Daphne Ledward, Garden Planner, Gardener, Author and Broadcaster

Tips for late Winter and Early Spring

Plant some early potatoes, like 'Rocket' or 'Swift' in a bucket, potato barrel or black polythene bag. Place in a sunny, sheltered spot outdoors for an extra early crop of home-grown potatoes.

Pot up small dahlia tubers in large plant pots in a cold frame or under fleece. You will get established plants for planting out in a border or vegetable patch at the end of May.

Spray roses with a fungicide against early mildew and black spot. This is particularly important if these diseases were a problem last year.

If you have a greenhouse, you can start planting up your summer hanging baskets.   This will ensure they have established before hanging out in late May or early June. You can use plug plants if available.

Buy a compost bin if you have not already got one.  Home-made compost is a valuable soil conditioner.

Dead head daffodil bulbs as the flowers fade. Do not dead head snowdrops as they will increase by seeding. Split overcrowded snowdrop clumps and replant immediately in groups of about 6.

Treat mossy lawns with a mosskiller. Do not treat weeds for another month. Feed with a summer lawn fertiliser at the end of March. Feed permanently planted tubs with a slow release feed like Osmacote or Vitax Q4.

Sow tomato seeds indoors.

Prune early flowering shrubs like flowering currant (Ribes sanguineum) and forsythia by removing very old branches at ground level as the flowers fade.

Sow early peas ('Feltham First') and broad beans ('The Sutton). If birds are a problem, sow in small pots and plant out when well established.

Treat paving with a patio cleaner or Armillatox to remove algae, which can make paths and other hard surfaces dangerously slippery. Decking cleaners are available to do the same job on wooden surfaces, but wet wood, even when clean, can be slippery when wet, so tread carefully on decking and wooden walkways during wet weather.

Late winter and early spring are good times to clean greenhouse and cold frame glass and disinfect all surfaces. Jeyes Fluid or Armillatox can be used for this job. Make sure the solution does not drip on the leaves of any plants or they may be damaged.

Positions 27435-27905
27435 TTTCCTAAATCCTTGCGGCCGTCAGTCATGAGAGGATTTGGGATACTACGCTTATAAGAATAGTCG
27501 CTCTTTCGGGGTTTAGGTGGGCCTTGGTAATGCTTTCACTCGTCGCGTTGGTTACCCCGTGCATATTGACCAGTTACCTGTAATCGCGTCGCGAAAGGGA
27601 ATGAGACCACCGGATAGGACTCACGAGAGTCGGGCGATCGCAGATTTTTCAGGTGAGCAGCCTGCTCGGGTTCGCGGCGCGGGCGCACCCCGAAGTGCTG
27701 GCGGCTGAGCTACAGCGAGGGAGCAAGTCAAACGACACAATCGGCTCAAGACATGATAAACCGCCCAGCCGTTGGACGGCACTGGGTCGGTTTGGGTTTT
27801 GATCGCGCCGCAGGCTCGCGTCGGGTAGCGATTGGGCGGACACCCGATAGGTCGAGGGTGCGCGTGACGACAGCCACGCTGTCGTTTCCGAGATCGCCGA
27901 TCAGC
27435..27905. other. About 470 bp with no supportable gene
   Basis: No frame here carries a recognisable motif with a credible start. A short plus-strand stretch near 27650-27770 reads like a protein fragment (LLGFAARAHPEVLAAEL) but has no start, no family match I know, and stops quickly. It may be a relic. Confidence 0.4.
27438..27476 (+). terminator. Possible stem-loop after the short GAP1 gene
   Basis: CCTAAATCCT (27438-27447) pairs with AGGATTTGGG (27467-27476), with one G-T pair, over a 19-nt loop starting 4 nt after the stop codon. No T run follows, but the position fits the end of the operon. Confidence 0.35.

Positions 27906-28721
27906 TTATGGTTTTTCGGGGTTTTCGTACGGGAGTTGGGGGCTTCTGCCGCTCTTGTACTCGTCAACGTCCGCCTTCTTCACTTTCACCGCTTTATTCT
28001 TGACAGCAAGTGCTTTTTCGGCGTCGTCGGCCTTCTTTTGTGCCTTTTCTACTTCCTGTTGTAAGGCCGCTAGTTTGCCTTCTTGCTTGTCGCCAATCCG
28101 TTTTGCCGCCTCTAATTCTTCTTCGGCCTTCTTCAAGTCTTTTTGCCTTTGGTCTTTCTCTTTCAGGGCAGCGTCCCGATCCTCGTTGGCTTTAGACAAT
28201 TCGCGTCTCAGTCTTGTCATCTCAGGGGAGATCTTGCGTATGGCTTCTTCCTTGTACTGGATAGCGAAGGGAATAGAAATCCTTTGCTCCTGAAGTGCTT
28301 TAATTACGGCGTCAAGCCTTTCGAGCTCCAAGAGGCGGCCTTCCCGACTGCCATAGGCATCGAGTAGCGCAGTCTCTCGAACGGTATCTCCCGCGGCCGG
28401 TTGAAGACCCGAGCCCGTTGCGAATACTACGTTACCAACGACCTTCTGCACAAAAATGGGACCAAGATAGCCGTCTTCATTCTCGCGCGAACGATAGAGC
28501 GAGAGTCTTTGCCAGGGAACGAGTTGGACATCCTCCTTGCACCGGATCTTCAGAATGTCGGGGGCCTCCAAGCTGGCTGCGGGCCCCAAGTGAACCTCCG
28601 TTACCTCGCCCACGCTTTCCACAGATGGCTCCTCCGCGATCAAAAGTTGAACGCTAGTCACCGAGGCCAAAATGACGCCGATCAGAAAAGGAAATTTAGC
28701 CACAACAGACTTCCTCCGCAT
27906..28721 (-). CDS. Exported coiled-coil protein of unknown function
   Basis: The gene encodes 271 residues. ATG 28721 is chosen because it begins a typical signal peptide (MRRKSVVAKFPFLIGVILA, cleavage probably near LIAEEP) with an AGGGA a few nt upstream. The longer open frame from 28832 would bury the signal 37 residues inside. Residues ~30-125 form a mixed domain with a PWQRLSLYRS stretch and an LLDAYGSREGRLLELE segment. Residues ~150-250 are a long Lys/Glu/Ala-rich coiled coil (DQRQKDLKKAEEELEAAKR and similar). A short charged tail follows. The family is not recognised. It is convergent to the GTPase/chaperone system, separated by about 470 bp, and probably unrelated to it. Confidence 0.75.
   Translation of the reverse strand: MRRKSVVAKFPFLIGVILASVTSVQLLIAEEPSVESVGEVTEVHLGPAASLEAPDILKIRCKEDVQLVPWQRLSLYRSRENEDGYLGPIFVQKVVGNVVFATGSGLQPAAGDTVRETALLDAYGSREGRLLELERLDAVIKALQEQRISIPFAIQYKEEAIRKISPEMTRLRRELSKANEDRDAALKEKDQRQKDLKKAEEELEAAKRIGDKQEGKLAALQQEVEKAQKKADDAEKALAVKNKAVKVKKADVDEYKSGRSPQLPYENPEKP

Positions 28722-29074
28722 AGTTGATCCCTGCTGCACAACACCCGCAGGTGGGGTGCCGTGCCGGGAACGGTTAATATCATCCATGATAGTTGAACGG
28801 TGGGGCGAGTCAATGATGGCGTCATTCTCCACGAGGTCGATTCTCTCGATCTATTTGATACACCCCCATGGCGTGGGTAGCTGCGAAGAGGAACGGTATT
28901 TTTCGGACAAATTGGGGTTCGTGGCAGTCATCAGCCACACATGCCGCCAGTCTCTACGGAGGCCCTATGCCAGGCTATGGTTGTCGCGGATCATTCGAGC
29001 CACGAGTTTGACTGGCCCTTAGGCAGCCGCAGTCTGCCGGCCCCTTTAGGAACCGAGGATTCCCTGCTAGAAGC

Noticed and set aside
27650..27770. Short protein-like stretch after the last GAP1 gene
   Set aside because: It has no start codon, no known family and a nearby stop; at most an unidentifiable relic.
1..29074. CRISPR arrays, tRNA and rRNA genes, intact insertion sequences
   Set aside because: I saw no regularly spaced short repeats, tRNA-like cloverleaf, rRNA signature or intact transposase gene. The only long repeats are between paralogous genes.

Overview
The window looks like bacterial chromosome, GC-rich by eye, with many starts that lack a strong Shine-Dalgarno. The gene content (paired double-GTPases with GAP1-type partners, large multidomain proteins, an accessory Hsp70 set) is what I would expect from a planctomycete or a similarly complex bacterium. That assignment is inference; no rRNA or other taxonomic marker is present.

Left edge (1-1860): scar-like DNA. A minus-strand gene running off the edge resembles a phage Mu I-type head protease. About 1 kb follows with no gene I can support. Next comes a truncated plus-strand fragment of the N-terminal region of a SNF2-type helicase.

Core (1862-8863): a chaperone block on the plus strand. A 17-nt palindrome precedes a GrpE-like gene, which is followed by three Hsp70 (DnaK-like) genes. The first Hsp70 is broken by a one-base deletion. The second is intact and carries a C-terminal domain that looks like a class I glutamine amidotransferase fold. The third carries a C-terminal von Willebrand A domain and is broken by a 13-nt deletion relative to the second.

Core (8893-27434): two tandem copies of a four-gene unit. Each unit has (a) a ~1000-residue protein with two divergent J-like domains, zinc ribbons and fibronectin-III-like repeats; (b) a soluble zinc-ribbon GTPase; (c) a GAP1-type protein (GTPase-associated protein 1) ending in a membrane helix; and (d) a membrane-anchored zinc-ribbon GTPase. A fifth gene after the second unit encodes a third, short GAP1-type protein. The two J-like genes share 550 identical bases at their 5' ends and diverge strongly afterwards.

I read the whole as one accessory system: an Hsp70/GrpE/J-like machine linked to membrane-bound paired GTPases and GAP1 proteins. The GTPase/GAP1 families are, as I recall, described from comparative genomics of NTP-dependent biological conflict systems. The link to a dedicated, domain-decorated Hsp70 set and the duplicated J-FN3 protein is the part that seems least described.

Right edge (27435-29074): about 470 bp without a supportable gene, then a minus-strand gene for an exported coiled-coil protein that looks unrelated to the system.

Rather than disconnect your pond pump for the winter, it is better to leave it running, but check regularly to make sure the filter does not become blocked. If the pressure starts to reduce, turn off the pump and clean the filter thoroughly.

Winter, providing it is not freezing, is the best time to plant roses, trees, shrubs and hardy herbaceous plants as it gives the roots a chance to establish while the soil is uniformly damp. It is particularly important to plant bare root specimens at this time, while they are dormant, but container grown ones will also benefit.

If your lawn is covered with frost or snow, try not to walk on it, as this can encourage the formation of fusarium disease (snow mould). This shows as dead patches in the turf, which can spread to infect large areas, particularly if the turf is fine, or over-fed with nitrogen-rich (summer) fertilisers.

Apples and pears can be winter pruned and shaped providing no frost is forecast. Confine the pruning of mature trees to thinning out overcrowded wood and removing dead, diseased and crossing branches. Do not prune plums, cherries, peaches and other members of the plum family at this time of year as silver leaf disease may infect the wounds.

Check winter pansies for pansy aphids. These are found at the base of the stems and will destroy pansy and viola plants if not treated in time. Spray with an insecticide, making sure all parts of the plant and the surface of the compost or soil are covered.

Black spot was particularly bad last season, so spray roses early with a fungicide as soon as the new buds appear, and 3-4 weeks throughout the spring and summer thereafter.

Look for dormant snails. These can often be found in clusters round the edges of pots, on lawn edgings, and stuck to walls covered with climbing plants. Remove immediately and destroy.

Keep on top of weeds during mild spells when they may germinate. Seedling weeds are easily controlled with a sharp Dutch hoe, and quick action now will save a lot of harder work as the year progresses.